The Spanish doctor with a surgery on Mount Everest
Mónica Piris has been working since 2007 to help climbers injured trying to scale the world’s highest peak
She looks as though she’s waiting behind enemy lines to pick up the pieces in a war zone. In fact, Spanish doctor Mónica Piris is on hand at a base camp to treat the war wounds of climbers battling Mount Everest. She has been here for the past month and, in that time, more than 400 people have reached the summit, though it hasn’t all been victory. Five died this year and a large number had to be rescued due to exhaustion, blindness, pulmonary edema and frostbite.
“There have been a huge number of frostbite cases on the south face this year,” says Piris. “Last month, there were almost 200 people trying to reach the summit from that side. A lot of them spent up to 20 hours on the mountain in bad weather and many suffered frostbite and needed to be evacuated by helicopter from camp II.”
Born in Oxford to Spanish parents and fiercely proud of her Spanish identity, Piris started working at high altitude on Everest in 2007 and later that year on another of the world’s highest peaks, Cho Oyu. Since then she has set up her clinic every autumn on Manaslu (8,163 m), Makalu (8,485m) and Ama Dablam (6,812m). In total, she spends between four and five months a year at the base camp of some of the world’s tallest mountains. The Tibetan Everest base camp, however, is proving a challenge.
“The Everest base camp in Nepal is at 5,300 meters. It's high but you can live reasonably well there,” says Mónica. “But the Everest Advanced Base camp, on the Tibetan side, is at 6,400m.”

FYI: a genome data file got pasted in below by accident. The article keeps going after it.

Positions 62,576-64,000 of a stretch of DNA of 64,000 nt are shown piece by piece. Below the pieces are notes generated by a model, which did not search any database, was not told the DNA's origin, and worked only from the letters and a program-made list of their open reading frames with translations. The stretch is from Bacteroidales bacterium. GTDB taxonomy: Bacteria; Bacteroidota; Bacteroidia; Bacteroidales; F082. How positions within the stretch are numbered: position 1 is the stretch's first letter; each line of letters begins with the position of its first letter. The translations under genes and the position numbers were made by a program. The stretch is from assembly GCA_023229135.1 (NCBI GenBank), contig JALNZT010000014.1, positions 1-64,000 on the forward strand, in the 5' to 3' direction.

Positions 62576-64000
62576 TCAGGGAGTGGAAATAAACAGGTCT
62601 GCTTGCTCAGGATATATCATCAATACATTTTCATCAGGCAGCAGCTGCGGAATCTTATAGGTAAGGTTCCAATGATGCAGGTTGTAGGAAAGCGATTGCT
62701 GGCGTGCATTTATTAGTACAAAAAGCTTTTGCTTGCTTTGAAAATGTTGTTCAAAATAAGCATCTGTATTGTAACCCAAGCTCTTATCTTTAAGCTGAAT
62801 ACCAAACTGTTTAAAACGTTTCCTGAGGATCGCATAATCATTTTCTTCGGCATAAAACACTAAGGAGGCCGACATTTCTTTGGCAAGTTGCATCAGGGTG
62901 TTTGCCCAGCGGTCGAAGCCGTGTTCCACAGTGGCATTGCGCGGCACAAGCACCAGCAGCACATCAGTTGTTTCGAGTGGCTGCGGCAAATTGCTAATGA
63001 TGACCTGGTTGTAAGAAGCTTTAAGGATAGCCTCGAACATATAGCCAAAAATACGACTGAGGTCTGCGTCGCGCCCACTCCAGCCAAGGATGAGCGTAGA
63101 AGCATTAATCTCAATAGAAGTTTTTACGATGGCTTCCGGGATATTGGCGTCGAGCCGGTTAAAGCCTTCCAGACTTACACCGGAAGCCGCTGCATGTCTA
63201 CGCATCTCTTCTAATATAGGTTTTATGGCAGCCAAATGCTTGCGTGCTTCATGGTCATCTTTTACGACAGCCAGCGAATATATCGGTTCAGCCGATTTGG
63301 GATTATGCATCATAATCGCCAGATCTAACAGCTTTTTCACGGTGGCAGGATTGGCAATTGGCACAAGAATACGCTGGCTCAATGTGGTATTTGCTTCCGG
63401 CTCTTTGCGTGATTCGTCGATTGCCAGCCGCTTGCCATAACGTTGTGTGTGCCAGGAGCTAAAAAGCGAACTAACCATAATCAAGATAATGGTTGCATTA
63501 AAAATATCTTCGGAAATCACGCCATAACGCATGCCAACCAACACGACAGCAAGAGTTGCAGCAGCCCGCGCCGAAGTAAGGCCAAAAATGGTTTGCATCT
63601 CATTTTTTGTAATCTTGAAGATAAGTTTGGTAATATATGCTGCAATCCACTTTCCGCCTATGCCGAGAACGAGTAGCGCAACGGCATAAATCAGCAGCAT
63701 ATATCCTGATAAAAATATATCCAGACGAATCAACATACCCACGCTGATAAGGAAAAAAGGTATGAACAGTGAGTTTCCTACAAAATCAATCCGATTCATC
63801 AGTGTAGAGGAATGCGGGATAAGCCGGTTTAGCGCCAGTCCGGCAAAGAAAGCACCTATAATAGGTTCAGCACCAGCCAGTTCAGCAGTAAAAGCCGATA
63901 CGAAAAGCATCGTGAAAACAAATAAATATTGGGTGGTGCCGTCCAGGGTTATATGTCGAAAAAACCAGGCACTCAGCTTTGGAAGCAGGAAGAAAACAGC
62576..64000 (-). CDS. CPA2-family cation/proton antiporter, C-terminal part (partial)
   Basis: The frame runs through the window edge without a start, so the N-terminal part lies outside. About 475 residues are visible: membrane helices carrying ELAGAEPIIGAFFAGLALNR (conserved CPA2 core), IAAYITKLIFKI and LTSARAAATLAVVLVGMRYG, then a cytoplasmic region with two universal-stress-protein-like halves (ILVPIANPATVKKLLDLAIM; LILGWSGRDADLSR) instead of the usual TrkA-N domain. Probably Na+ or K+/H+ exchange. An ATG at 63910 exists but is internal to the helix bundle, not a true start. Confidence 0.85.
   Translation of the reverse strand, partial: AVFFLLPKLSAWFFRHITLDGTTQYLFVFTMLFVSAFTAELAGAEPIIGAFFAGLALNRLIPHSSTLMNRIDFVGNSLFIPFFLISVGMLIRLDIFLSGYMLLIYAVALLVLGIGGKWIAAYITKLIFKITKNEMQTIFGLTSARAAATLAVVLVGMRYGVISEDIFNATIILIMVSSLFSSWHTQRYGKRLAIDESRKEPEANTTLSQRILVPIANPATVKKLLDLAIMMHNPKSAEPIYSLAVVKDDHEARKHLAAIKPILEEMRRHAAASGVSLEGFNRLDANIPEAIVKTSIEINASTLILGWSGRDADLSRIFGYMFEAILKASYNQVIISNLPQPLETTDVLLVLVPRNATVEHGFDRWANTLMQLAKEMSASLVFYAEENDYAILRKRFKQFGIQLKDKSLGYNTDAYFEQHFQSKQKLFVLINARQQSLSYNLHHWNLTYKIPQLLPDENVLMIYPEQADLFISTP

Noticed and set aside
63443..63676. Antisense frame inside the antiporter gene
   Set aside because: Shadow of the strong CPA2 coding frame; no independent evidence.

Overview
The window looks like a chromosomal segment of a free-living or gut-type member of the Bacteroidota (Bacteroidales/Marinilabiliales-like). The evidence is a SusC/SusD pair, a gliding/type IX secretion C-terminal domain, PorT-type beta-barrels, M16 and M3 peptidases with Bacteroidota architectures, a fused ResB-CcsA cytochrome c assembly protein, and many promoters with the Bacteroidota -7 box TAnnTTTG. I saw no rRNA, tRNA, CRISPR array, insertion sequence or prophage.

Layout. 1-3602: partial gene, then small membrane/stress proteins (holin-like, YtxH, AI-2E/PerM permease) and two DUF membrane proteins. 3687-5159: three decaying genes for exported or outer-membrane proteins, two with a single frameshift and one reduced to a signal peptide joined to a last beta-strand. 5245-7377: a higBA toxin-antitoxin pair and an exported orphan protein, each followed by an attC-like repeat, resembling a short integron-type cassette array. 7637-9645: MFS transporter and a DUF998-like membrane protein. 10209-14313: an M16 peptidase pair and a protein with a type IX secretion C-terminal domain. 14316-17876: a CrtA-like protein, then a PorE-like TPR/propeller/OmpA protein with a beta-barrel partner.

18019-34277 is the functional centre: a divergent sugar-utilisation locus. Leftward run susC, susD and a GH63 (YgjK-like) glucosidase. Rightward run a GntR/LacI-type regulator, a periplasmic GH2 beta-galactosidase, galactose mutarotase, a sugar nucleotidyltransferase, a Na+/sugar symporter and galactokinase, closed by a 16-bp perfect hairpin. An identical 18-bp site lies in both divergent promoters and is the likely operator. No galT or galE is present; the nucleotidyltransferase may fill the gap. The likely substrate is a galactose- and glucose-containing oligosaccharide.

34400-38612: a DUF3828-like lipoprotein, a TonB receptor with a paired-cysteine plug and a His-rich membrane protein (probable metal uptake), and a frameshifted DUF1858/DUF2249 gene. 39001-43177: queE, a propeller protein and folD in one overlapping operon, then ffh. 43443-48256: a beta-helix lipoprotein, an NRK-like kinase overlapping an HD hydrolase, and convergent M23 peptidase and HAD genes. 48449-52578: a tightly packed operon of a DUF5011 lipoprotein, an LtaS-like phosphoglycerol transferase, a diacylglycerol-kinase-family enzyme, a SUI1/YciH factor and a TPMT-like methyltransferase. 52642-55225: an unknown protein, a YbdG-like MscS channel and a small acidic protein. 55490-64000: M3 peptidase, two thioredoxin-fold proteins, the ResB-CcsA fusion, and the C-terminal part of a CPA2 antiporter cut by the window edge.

It’s also known as the zombie camp, because it feels abandoned and lifeless. “In the morning when the sun is out, you sometimes see someone outside but after 1pm hardly anyone leaves their tent or the dining tent. This year, the weather is even more unpleasant than usual. We have been in a bad weather cycle for 10 days – the sky gets cloudy and it starts to snow and it gets colder and more humid.”
At altitudes of 5,500m or 6,000m, almost everybody goes into physical and mental decline
Here, the only brake on physical deterioration is the determination of those aspiring to reach the roof of the world. “At altitudes of 5,500m or 6,000m, almost everybody goes into physical and mental decline,” says Mónica. “You lose your appetite, you lose weight, you lose the desire to do anything and you can’t sleep deeply like you can at sea level. Your skin, lips, nose, throat and lungs go dry. You get sores on your mouth and your fingers. You lose the level of physical fitness you attained in the run-up to the expedition. Personally after a season at ABC (Advanced Base Camp), I always feel weak and ugly,” she says with a laugh, before adding that the deterioration accelerates at 7,000m and beyond. “Unforeseen exposure can happen when there’s an accident or when you are surprised by bad weather: frostbite sets in fast, then hypothermia, brain damage and finally death,” she explains.
Mónica Piris currently works for Alpenglow, a company that offers guided expeditions up some of the most challenging mountains in the Himalayas. The company is among the more expensive players, but there are plenty to choose from, says Piris. “For €15,000, you get the permit and basic base camp facilities, including a cook,” she explains. “That’s it. Those who pay €100,000 get a maximum support team, including a private UIAGM-certified guide, one or two sherpas per person – well-paid and totally insured, a base camp equipped with an internet connection, heaters, imported food, medical aid, unlimited oxygen and helicopter transfer to the base camp. These are the two extremes: then you have everything in between.”